It’s game night. Hockey fans driving to the Seattle Thunderbirds’ new home in Kent, Wash., can see the arena long before they hit the gates, and when they get closer, the steel and glass façade reflects green streaks, red taillights, and spectators approaching the lobby. As the Zamboni takes its spin around the ice, the parking lot fills with cars. Anticipation builds.
Seattle-based LMN Architects’ scheme for the 154,400-square-foot multiuse ShoWare Center (the ice sheet can be covered and the seating reconfigured for concerts) choreographs that time between getting out of your car and arriving at your seat. “We analyzed all the architectural elements according to how they create the complete sequence, and how they culminate in the overall dramatic experience,” says LMN design partner Mark Reddington. “That experience starts when you see the building. It extends into the community, even to those who aren’t going to the event.”
Indeed, the atmosphere is electric, literally. Green lines painted on the ground and trimmed with LEDs radiate out from the glazed public concourse into the parking lot, serving as paths to the building’s entrance. Spectators are greeted by a large sloping mirrored stainless steel soffit, which reflects everything from fans to supergraphics, making even a half-full house seem dizzyingly energetic.
But behind the glitz and sporting paraphernalia is a thoughtfully engineered building that flouts the perception that sporting venues cannot be paragons of environmentally conscious design. In most arenas—especially ice rinks—heating, cooling, and electrical loads are high, but with a carefully designed HVAC system, the ShoWare Center is on track for LEED Silver certification. Efficient space planning accounts for a chunk of the building’s overall sustainability; by placing the rink on grade and looping the concourse around its perimeter, Reddington was able to tuck concession stands and restrooms under the bleachers, while back-of-house facilities such as locker rooms and offices were consolidated on the arena’s north side. Site tactics such as stormwater management and recharging nearby wetlands with roof rainwater runoff added LEED points, as did the use of local and recycled materials. But for Reddington, making the building eco-friendly wasn’t the driving force behind the design. “The building is sustainable, but it is not a showcase of green elements. It is fundamentally designed around how people use the space,” he says.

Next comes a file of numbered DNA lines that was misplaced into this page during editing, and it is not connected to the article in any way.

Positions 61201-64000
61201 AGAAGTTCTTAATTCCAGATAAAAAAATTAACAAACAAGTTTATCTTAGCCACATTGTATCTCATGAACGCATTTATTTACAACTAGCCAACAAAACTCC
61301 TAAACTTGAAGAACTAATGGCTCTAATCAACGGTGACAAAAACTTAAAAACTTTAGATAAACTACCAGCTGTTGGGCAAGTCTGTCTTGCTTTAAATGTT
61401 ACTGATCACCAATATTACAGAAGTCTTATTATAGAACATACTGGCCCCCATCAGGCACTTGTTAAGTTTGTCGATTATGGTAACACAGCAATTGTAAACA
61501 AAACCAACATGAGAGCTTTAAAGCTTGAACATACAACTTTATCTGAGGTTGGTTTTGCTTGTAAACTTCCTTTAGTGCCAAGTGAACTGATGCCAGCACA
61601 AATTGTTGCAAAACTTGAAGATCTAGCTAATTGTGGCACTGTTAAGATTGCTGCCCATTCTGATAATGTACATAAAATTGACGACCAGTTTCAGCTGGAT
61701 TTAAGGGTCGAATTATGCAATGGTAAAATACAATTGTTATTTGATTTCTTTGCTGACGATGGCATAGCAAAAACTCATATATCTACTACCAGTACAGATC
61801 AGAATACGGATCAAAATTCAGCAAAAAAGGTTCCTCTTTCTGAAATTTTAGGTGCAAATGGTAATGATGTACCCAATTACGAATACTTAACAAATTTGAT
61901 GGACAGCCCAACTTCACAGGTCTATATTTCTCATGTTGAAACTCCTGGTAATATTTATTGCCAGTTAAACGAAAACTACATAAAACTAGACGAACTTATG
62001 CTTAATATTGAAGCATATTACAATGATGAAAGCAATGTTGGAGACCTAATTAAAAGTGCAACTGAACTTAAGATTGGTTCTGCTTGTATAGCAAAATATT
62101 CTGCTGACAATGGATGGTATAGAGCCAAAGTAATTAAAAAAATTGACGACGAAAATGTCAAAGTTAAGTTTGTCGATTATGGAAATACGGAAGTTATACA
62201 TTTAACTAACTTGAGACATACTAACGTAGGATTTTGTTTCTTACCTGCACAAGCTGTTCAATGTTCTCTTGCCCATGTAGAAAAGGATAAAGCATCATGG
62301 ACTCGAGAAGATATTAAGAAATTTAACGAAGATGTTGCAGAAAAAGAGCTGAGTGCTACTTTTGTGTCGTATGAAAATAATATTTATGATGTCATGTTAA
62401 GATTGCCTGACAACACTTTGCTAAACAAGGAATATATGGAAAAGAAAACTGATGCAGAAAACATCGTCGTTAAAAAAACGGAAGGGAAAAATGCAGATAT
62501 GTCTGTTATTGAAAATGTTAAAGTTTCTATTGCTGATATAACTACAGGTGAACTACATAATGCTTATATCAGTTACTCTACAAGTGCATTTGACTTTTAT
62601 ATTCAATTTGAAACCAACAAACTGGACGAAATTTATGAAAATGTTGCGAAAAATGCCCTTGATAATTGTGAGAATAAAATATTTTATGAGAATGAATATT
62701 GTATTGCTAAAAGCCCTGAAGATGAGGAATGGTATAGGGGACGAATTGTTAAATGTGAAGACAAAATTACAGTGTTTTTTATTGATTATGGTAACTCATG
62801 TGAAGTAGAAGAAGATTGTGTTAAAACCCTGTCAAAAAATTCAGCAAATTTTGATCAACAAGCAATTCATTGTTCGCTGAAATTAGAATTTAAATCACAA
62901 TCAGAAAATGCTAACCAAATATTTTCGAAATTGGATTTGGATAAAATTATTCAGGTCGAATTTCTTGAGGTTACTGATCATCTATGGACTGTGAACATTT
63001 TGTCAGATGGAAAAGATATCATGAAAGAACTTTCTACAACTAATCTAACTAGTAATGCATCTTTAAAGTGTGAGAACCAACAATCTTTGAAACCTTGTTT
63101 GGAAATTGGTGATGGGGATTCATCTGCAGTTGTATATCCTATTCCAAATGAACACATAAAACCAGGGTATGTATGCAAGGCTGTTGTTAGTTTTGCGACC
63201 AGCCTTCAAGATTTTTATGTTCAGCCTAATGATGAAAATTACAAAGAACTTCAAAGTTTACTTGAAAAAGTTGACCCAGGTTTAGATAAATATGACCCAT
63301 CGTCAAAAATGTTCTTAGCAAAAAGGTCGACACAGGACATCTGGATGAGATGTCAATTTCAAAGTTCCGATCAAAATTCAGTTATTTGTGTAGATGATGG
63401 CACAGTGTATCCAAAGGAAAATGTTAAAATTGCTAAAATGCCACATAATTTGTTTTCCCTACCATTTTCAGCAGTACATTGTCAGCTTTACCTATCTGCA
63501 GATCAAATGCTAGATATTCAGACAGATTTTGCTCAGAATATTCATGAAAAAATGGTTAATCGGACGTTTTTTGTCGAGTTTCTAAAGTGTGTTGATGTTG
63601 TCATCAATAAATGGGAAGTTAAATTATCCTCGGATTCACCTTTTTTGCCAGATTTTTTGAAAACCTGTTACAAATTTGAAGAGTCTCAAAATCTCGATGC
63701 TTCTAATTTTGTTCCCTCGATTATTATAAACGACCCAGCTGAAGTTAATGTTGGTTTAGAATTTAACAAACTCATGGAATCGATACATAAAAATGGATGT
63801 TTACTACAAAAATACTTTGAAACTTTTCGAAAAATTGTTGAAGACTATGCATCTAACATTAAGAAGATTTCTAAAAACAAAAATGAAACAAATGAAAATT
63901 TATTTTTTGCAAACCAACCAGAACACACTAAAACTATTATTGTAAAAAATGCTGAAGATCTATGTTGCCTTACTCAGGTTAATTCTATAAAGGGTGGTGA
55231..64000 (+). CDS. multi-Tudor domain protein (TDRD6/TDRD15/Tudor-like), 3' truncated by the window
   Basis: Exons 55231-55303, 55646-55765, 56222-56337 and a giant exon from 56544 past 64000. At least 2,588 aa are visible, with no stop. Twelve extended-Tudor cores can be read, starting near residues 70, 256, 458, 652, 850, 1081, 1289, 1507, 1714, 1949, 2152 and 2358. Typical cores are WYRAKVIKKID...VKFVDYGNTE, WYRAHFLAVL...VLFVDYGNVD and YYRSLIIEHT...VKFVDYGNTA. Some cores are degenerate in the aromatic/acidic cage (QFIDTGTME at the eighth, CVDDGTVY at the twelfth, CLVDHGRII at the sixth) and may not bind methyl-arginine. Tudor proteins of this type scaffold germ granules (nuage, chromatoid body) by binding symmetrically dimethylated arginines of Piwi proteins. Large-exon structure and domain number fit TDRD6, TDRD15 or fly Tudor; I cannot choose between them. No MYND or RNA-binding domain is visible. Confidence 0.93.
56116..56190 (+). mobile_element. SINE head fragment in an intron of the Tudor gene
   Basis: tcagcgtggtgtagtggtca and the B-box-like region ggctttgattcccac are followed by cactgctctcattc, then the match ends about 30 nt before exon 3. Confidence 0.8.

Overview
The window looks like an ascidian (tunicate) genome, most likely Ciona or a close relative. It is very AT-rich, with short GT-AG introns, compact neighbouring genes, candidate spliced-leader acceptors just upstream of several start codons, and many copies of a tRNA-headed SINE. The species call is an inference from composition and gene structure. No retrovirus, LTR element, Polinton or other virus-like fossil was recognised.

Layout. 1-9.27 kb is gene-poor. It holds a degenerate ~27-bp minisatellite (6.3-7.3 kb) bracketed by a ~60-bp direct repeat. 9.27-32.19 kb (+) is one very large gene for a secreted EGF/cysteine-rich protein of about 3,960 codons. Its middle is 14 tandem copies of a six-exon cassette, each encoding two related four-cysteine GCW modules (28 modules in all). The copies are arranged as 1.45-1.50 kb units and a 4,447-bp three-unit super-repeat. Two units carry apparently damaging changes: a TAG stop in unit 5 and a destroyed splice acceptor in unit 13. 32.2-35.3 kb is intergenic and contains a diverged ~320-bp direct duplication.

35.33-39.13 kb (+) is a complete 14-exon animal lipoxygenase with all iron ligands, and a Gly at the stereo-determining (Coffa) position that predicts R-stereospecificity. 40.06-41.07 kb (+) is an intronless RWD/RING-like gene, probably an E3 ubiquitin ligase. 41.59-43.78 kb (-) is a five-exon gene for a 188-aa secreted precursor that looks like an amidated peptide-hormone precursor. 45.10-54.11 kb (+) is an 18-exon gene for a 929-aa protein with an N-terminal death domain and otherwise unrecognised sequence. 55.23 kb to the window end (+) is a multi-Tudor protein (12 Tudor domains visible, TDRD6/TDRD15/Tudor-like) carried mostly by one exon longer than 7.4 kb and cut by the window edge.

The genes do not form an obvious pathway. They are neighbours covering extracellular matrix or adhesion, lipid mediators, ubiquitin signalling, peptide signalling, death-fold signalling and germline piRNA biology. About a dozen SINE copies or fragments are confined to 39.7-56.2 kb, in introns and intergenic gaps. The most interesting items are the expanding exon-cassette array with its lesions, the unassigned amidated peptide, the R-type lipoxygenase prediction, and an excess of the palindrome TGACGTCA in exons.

And while the sustainable elements of the building are worth celebrating, most fans likely won’t even notice. They have other priorities—and for them the real show starts when the Thunderbirds hit the ice.
Project ShoWare Center, Kent, Wash.
Client City of Kent
Client's Representative Shiels Obletz Johnsen, Seattle
Architect LMN Architects, Seattle—Viñoly-Menendez, Kristi Paulson (project designers); Michael Petersen (project architect); John Woloszyn (technical architect); Todd Charlton, Caleb Menge, Marion Gee (architects); Robin Dalton, Dawn Polak (interior designers)
General Contractor Mortenson
Ice Sheet/Bowl Design Consultant PBK Architects
Structural/Civil Engineer Magnusson Klemencic Associates
Mechanical Engineer Wood Harbinger
Electrical/Acoustical Engineer Sparling
Geotechnical Engineer Shannon & Wilson
Landscape Architect Site Workshop
Electrical/Mechanical Consultant Genivar
Lighting Consultant Candela
Graphics/Signage Widmeyer Design
Food Service William Caruso + Associates
Code Consultant Flack+Kurtz
Cost Consultant Davis Langdon
Sustainability Consultant Paladino & Co.
Size 154,400 square feet
Cost $63 million
Linear In-Ground, Street 15, LED Lighting
Aldabra Contemporary Lighting Technology
LMN Architects used bright green LED lighting to track the entrance paths through the parking lot and into the ShoWare Center concourse. Highly efficient at just 5 watts per meter, the linear in-ground LEDs provide a theatrical splash with a low energy load.
Wall-Mounted Water Closet and Touchless Lite Urinal
When more than 6,000 hockey fans fill ShoWare, you can be sure the public restrooms see some action. To conserve water, LMN Architects chose the water-efficient low-flow Bardon toilet from Kohler, equipped with a Sloan Valve dual-flushometer. Each fixture is equipped with a push-down handle for a full flush and lift-up handle for reduced flush. In the men’s room, low-flow urinals use a mere half gallon per flush.
Interior Enviro-Coat Paint
Surfaces throughout the building are painted with Enviro-Coat paint. With low-VOC off-gassing and antimicrobial properties to control odor, the acrylic wall paint promotes good indoor air quality. The paint also resists film attack by mildew, an important factor in the damp Pacific Northwest.
PureBond Plywood Architectural Millwork
Columbia Forest Products
Drawing on the resources of the Pacific Northwest’s forests, the architects specified Columbia’s PureBond plywood for the Thunderbirds’ locker room. The manufacturer uses sustainable harvesting practices, making its plywood LEED compliant and FSC certified. To maintain good air quality in the arena, the product is formaldehyde-free.